The Metro Nashville Police Department will begin deploying body-worn cameras among officers in July, Mayor John Cooper announced June 8.
"George Floyd, Ahmaud Arbery [and] Eric Garner, we know the names of these men and other black victims of police brutality because of cell phone recordings captured by eyewitnesses or bystanders," Cooper said during a press conference. “Body-worn cameras provide accountability when it comes to public safety."
In December, Cooper announced his plan to begin testing body-worn cameras on a small group of Metro Nashville Police officers in the spring. As of early June, MNPD's West Precinct is the only precinct equipped with the technology to support body cameras, according to Cooper.
As part of the deployment process, which will begin in July, 1,325 officers and 30 Metro Park officers will be equipped with body-worn cameras. MNPD will also install three additional in-car cameras inside the department’s 734 patrol cars "to further enhance accountability," according to Cooper.
"Body-worn cameras will promote trust between law enforcement officers and the communities they are sworn to serve," Cooper said. "They will be an important tool in addressing racial injustice throughout Davidson County.”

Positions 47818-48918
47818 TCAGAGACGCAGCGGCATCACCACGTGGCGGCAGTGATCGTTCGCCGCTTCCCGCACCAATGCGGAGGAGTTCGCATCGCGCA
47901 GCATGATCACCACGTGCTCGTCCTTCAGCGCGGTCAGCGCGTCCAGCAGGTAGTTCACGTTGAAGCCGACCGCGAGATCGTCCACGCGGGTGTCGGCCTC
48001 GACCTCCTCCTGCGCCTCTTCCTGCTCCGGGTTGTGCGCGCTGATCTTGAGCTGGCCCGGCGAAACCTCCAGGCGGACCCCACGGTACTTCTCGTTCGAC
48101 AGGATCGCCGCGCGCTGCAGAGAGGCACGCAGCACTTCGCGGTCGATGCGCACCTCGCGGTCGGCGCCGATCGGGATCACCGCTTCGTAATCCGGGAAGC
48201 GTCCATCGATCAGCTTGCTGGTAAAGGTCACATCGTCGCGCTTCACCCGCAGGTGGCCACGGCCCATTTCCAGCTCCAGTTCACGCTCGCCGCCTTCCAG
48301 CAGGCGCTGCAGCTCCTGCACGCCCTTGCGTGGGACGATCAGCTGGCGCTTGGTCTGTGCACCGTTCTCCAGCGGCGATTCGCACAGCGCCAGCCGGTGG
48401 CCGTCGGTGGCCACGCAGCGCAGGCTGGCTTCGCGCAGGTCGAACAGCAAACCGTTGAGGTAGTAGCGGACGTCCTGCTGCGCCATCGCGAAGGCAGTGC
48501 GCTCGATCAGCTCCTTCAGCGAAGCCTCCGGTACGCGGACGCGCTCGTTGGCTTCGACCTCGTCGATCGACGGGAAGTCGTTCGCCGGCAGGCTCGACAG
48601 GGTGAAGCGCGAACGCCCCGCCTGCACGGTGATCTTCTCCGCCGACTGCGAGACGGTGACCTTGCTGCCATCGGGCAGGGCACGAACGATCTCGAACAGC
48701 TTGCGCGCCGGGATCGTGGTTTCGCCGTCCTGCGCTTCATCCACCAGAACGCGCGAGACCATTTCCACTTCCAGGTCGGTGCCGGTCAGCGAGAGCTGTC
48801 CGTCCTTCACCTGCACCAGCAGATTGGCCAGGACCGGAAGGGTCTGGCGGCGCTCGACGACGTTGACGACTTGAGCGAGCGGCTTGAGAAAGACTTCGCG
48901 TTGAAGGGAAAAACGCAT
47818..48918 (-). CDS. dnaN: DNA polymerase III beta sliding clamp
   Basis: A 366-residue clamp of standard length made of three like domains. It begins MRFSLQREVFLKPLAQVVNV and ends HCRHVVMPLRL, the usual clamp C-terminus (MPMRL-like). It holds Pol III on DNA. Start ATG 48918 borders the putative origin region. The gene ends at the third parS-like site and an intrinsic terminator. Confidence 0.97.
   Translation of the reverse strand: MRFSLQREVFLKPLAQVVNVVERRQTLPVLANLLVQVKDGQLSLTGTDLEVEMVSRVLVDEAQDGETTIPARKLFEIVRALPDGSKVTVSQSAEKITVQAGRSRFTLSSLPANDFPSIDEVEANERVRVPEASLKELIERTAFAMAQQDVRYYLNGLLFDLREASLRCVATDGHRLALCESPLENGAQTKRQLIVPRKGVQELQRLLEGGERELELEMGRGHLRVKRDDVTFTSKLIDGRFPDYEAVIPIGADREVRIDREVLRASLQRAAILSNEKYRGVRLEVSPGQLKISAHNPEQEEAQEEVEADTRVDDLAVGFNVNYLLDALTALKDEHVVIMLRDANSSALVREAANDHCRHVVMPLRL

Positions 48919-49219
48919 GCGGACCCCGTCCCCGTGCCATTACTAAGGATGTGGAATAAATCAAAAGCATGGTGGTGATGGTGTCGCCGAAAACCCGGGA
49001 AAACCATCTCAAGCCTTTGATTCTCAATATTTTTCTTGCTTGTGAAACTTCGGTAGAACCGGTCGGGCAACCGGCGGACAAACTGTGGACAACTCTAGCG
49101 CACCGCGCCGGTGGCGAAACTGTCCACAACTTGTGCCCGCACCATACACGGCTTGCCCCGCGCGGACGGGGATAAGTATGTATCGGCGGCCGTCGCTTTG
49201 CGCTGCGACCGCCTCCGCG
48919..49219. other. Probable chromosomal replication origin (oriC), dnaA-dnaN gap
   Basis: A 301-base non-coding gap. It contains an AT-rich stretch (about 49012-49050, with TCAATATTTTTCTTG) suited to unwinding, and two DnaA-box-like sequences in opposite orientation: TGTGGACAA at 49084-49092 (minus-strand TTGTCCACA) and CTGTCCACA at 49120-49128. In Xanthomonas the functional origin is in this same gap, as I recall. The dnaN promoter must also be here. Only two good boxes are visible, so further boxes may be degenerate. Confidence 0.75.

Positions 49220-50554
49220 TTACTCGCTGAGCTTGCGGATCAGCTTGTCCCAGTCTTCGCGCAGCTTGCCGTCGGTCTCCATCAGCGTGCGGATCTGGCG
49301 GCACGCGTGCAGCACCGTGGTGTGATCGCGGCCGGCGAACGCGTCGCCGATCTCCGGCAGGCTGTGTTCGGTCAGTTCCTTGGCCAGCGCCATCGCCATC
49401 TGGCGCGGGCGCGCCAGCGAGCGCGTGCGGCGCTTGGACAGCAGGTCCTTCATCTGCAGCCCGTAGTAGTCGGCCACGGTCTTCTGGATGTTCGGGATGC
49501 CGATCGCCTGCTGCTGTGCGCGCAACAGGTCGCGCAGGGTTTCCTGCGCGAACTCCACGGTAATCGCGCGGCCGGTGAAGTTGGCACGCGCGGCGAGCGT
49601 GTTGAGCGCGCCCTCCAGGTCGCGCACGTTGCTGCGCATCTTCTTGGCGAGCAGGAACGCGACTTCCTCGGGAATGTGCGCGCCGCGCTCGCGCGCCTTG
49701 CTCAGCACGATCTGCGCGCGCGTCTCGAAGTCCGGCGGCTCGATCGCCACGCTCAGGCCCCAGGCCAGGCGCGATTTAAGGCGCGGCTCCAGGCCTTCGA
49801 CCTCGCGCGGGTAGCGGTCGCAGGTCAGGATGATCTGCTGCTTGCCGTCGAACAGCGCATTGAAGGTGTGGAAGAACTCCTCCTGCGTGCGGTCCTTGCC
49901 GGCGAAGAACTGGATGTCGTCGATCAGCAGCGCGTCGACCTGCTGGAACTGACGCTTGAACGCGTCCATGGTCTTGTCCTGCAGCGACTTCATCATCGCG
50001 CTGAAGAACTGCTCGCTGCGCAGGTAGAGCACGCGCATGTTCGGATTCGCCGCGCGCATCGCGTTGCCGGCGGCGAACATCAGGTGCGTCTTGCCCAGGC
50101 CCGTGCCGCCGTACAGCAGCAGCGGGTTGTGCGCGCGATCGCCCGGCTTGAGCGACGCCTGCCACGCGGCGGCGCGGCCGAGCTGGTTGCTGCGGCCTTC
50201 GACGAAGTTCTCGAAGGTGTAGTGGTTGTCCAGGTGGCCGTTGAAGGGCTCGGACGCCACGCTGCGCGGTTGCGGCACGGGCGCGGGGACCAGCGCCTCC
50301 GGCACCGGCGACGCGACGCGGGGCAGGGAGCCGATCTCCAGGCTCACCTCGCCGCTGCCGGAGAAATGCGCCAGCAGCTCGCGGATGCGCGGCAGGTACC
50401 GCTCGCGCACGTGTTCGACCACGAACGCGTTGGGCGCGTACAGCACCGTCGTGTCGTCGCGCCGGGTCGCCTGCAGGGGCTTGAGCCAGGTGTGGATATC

MNPD is expected to complete technology infrastructure upgrades to other precincts within six months, with body-worn cameras deployed to all other precincts by February 2021.
Previously, body-worn cameras were estimated to cost $40 million per year and require the District Attorney's office and Public Defender's office to hire more than 200 full-time employees, Cooper said.
The operating cost for body-worn cameras, which comes from MNPD’s public health and safety contingency fund, will now cost the city $2.1 million in FY 20-2021, with additional payments deferred until 2023, Cooper said. Staffing requirements have also been reduced from 200 to 16 new staff members.
Following Cooper's announcement, Metro Nashville's Community Oversight Board released a statement in support of the city's decision to fully implement body-worn and in-car cameras.
"Since its inception, the Oversight Board has identified body-worn and in-car cameras as a step in the right direction; however, we want to be clear that this is not the sole solution that will change organizational culture and fix systemic problems that have existed for decades, even centuries," the board said in the statement. "The reform necessary requires dedication and a multi-layered approach that is built on a foundation of accountability, transparency and communication."
As the cameras are implemented, the board said it encourages city leaders to be transparent and share status updates with residents on a regular basis.
"With full cooperation and engaged collaboration from city leaders, it is our hope that Nashville will set the standard on how change can take place if we work together," the board said.